I'm sure many of you have been watching the 2008 Olympics, from the incredible opening ceremonies to lap after lap of Michael Phelps winning gold for the U.S.A. in record breaking speed and numbers. While not an athlete (does running 3x a week make me an athlete?), I am always inspired by stories of remarkable strength and endurance, of exceeding one's personal best in strength.
So, the Michael Phelps saga is a remarkable one indeed, worthy of respect and admiration. And I don't want to take anything away from the gold medals he's been racking up, but I learned of another, maybe more remarkable story yesterday from Men's Health, that is clearly being overshadowed by the Phelps phenomenon.
Eric Shanteau, another Olympic swimmer, found out just 7 weeks before he was to leave for Beijing that he has testicular cancer. He opted to forgo treatment and compete, not letting his teammates down, for the games he's been training for nearly his whole life. His diagnosis is good because it was detected so early, but still......knowing that diagnosis would have to play games with your mind in the pool. I had a good friend in college, Ryan, whose best bud from back home-which was California I believe, also attended college with us. He hung out at the studio with Ryan so I got to know him pretty well. He went home over spring break and visited the doctor who gave him the same diagnosis.....the problem was that the testicular cancer was in advanced stages. He came back to finish the year, also undergoing treatment, but didn't come back in the fall. Ryan said he didn't make it through the summer. 20 years old. Most guys that age don't give any thought to the disease, much less dying.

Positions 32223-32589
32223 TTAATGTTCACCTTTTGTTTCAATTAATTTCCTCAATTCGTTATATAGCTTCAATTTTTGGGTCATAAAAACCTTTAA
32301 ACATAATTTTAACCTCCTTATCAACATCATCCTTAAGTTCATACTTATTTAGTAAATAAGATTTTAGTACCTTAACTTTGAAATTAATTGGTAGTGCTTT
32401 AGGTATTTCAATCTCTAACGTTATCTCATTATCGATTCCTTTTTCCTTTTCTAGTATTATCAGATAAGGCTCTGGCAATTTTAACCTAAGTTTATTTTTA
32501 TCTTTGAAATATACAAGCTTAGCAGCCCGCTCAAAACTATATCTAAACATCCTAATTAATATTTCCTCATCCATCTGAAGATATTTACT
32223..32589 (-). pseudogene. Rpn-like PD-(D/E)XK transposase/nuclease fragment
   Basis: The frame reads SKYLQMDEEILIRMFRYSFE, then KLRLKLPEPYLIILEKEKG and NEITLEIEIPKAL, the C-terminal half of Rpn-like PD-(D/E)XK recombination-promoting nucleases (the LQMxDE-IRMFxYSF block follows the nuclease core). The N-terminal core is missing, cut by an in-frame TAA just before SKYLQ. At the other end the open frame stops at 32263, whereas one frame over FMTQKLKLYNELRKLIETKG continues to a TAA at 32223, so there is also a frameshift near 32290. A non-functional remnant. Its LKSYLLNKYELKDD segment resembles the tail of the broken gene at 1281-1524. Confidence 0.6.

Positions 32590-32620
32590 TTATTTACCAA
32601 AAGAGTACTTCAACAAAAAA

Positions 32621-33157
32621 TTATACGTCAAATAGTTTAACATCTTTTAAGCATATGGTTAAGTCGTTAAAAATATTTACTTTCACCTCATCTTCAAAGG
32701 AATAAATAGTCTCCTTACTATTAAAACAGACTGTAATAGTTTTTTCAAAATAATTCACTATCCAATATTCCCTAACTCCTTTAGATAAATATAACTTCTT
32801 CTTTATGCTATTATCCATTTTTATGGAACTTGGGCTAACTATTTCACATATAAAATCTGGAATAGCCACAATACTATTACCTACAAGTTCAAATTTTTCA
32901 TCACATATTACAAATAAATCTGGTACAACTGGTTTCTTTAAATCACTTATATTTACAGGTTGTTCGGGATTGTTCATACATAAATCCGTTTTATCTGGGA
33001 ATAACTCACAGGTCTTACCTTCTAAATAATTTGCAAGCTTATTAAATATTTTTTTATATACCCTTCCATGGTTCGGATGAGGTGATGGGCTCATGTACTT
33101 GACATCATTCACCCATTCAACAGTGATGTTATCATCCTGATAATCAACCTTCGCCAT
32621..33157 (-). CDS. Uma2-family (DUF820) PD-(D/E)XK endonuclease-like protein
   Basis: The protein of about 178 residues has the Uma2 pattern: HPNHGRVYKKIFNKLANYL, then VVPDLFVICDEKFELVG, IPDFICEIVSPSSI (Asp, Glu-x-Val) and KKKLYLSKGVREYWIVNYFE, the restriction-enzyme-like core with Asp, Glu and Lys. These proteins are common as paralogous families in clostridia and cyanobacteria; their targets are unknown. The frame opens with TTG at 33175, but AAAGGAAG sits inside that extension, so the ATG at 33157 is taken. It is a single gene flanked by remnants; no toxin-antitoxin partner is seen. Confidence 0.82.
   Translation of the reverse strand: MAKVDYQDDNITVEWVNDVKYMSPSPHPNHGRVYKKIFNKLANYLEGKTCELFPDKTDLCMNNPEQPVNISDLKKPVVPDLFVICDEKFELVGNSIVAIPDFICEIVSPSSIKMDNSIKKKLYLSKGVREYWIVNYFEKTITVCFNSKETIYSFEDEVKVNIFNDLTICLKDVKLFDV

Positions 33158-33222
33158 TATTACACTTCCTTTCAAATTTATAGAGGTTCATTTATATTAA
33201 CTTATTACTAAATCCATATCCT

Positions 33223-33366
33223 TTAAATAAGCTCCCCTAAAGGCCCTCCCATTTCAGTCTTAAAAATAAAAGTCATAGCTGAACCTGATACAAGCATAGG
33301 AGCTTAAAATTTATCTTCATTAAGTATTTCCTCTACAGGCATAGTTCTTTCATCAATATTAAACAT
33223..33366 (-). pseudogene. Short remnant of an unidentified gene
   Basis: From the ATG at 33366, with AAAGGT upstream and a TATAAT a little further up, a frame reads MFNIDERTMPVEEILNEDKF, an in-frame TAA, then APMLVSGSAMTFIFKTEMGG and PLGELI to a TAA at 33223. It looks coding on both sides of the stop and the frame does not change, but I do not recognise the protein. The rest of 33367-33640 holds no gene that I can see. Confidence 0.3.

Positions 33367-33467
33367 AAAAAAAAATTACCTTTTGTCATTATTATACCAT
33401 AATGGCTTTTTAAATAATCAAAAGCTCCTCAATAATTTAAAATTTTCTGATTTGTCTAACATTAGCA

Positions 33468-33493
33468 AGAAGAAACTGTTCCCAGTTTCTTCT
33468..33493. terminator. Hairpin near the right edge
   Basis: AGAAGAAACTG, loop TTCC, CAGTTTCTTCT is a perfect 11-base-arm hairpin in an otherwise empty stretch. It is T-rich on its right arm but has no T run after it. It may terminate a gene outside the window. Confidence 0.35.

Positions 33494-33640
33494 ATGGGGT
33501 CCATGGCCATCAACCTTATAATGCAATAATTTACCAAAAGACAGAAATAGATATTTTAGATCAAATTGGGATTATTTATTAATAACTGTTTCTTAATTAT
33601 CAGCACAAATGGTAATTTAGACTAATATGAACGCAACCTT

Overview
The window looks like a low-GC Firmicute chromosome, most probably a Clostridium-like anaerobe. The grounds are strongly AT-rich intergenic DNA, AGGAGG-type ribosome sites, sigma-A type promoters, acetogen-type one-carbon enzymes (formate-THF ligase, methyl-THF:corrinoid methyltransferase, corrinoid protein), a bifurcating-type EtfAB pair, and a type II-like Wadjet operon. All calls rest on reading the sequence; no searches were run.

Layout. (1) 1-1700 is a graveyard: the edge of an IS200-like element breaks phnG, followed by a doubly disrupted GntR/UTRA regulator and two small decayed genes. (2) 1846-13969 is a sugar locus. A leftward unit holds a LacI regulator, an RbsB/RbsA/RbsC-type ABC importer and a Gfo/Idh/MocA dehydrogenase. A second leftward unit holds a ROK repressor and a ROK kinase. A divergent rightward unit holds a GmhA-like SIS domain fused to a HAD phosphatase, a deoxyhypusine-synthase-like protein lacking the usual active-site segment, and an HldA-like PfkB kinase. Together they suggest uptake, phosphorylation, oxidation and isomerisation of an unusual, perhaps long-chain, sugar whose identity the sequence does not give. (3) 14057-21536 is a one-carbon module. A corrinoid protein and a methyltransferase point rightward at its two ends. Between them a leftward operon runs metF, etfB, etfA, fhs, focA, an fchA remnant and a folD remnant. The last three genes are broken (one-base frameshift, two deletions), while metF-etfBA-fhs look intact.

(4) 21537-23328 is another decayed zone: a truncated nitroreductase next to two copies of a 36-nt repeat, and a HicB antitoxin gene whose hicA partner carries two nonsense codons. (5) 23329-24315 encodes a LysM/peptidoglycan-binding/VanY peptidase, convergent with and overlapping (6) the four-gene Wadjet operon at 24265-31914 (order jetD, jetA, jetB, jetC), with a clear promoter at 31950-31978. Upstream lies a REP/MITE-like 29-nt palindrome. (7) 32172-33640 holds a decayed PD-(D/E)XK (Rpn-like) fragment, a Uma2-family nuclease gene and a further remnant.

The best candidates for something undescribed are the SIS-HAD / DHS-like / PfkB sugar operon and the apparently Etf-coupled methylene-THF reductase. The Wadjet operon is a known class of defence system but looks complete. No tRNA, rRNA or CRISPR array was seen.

I see a bit of a reflection of me in Shanteau, or at least what I hope to be. You train for something your whole life, only to be thrown a curve ball just before the big meet. Shanteau's decision to persevere can be inspiration to all of us that when we're pressing toward the mark.....not to let anything, ANYTHING, distract us from the goal. It's not about the number of medals, but running the race.
To Shanteau, possibly the greatest representation of the Olympic spirit I've seen.